Malaysia: Authorities must cease violations of freedom of peaceful assembly and expression
|Publisher||International Federation for Human Rights|
|Publication Date||30 June 2011|
|Cite as||International Federation for Human Rights, Malaysia: Authorities must cease violations of freedom of peaceful assembly and expression, 30 June 2011, available at: http://www.refworld.org/docid/4e2410d42c.html [accessed 20 December 2014]|
30 June 2011
Paris-Bangkok, 30 June 2011. The recent arrests and criminal charges against members and supporters of the Socialist Party of Malaysia (PSM), as well as the government's refusal to grant permit for political rallies, constitute serious violations of the right to freedom of peaceful assembly and expression, said the International Federation for Human Rights (FIDH) and its member organisation Suara Rakyat Malaysia (SUARAM).
According to information gathered by SUARAM, 96 activists or supporters of the opposition have been arrested and 20 others have been summoned by the police for questioning since 22 June, 2011. They were arrested or summoned for their role and participation in activities in preparation for a mass rally on 9 July 2011 organised by Bersih 2.0, a coalition of civil society and political activists supportive of electoral reforms. In November 2007, a first Bersih march and rally had brought together approximately 60,000 participants.
Fifty of those detained have been released as of 28 June. On 29 June, the Bersih 2.0 Secretariat office in Petaling Jaya was raided by the police from the Selangor State Headquarters without a warrant. According to witness account, the police recorded the identity card numbers of employees, searched the premises and counted the number of Bersih T-shirts. The police officers then arrested six staff members and one volunteer as well as confiscated all Bersih 2.0 materials in the office.
30 PSM activists, including 14 women and 3 minors, have been remanded until Saturday 2 July after they were arrested on 25 June by police near Kepala Batas while traveling on a bus from Kedah for a planned Bersih 2.0 roadshow in Penang. They have been charged for "waging war against the King (Yang di-Pertuan Agong)" under Section 122 of the Penal Code, which is punishable by life imprisonment or imprisonment for a term not exceeding 20 years as well as a fine. The evidence presented by the police includes Bersih leaflets and 28 T-shirts, eight of which bore pictures of former Communist Party leaders. A number of activists were also arrested in other locations for selling or wearing yellow Bersih 2.0 T-shirts.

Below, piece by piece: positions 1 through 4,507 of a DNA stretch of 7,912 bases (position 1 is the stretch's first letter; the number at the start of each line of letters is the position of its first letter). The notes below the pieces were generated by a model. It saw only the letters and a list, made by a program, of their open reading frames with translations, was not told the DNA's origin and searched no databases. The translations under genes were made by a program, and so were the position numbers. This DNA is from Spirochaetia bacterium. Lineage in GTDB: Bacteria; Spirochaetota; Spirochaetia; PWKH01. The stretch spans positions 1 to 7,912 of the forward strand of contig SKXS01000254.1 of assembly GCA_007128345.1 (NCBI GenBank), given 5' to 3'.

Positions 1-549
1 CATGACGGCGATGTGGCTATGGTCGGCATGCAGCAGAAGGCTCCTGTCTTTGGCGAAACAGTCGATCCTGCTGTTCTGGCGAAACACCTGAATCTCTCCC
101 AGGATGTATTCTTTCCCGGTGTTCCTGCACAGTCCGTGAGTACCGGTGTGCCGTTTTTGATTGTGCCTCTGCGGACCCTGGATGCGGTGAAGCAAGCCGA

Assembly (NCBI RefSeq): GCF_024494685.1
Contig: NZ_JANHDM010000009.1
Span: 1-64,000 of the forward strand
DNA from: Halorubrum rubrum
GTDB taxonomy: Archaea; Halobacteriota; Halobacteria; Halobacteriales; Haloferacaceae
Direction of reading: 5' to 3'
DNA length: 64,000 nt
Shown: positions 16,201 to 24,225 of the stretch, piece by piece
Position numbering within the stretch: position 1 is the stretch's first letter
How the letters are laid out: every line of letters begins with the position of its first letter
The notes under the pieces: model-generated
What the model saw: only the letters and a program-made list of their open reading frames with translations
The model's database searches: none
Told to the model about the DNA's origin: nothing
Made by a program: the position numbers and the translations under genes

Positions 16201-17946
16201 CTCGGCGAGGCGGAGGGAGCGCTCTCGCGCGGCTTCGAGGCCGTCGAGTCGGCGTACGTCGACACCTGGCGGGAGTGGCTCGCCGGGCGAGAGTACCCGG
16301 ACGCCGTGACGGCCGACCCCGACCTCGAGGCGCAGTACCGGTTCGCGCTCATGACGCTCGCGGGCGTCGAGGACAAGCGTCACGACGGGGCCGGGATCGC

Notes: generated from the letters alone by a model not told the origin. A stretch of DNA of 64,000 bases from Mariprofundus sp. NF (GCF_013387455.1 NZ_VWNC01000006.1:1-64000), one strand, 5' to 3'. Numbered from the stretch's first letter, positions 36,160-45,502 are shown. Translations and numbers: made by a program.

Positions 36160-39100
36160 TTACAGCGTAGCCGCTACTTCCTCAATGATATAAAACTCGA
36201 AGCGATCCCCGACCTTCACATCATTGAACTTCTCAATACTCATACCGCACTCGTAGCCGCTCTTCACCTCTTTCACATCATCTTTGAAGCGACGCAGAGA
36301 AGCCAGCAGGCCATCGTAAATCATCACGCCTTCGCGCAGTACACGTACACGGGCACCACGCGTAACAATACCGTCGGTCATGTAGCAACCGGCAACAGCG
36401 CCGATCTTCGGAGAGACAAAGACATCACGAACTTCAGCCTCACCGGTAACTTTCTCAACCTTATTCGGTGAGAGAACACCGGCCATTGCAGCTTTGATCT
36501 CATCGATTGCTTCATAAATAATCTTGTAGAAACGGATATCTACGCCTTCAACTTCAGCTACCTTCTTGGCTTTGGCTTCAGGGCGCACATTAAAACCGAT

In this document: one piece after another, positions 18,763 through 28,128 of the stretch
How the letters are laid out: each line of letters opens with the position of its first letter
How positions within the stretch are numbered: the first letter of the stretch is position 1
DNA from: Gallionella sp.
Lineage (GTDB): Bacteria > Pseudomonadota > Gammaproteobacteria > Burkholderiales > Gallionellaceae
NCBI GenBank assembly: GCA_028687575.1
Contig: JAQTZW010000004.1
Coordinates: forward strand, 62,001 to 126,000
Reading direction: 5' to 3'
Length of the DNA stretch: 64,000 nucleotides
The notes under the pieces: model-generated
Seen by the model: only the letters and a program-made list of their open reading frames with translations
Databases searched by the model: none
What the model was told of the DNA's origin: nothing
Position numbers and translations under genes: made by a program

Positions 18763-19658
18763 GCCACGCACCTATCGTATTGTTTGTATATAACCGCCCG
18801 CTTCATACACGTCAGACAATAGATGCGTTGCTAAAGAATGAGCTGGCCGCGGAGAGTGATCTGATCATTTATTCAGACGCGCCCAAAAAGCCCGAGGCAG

The 30 activists are being detained in Penang State Police Headquarters, Kepala Batas District Police station and Sungai Dua Police station. Their families have not been allowed to visit them and some have reported ill-treatment, including kicking and punching, and denial of needed medical care by the police. Seven of the detainees at Penang State Police Headquarters have been placed in solitary confinement.
On 27 June, Home Minister Datuk Seri Hishammuddin Hussein said in Hulu Selangor that these activists have a 'hidden agenda' and the planned rally could 'jeopardize' peace and lead to chaos. He also raised the possibility of invoking the draconian Internal Security Act (ISA) against organisers of various rallies on 9 July in order to address any "threat against public interest and national security." The authorities have already declared they would not grant permit for the 9 July Bersih rally, despite the fact that an application has not been made.
The arrests, detention and summons for questioning, as well as accusatory statements made by leading officials, related to public events ahead of the planned Bersih rally are clearly politically motivated and are aimed at intimidating the political opposition and other activists who support electoral reforms. The charges against the 30 activists on the mere ground of possession of a few t-shirts and leaflets demonstrate a serious lack of respect for freedoms of peaceful expression and assembly, the right to which is guaranteed by Article 10 of the Constitution of Malaysia.
FIDH and SUARAM call on the Malaysian authorities to immediately and unconditionally release all PSM activists, drop all unfounded charges against them and other Bersih activists and put an end to further acts that violate the right to freedom of peaceful expression and assembly. FIDH and SUARAM further call on Malaysia to enhance its institutional protection of human rights and the rule of law by signing and ratifying key international human rights instruments, including the International Covenant on Civil and Political Rights (ICCPR), and by bringing domestic laws into line with international human rights law.
"The Malaysian government should listen to and address the legitimate concerns of ordinary citizens in a manner that is respectful of internationally recognised and constitutionally guaranteed liberties," said Souhayr Belhassen, FIDH President. "Reacting to criticisms and dissents with intimidation, arrests, detention and legal persecution is the hallmark of an authoritarian regime, not a country that calls itself a democracy; repression of civil and political rights is not a solution ... it is a recipe for social instability and tension," added Ms. Belhassen.
"SUARAM urges the government to look into the demands of the Bersih 2.0 instead of clamping down on their freedom of expression and assembly. If the Prime Minister Najib Razak is sincere in listening to the people and practicing the slogan "People First", then he should not curb people's rights and freedoms," said Nalini Elumalai, Program Manager of SUARAM. "Malaysia has already a relatively poor record on democracy and human rights and it should not join the ranks of authoritarian countries notorious and infamous for their reckless disregard for the most basic human rights - human dignity and human life," said Nalini.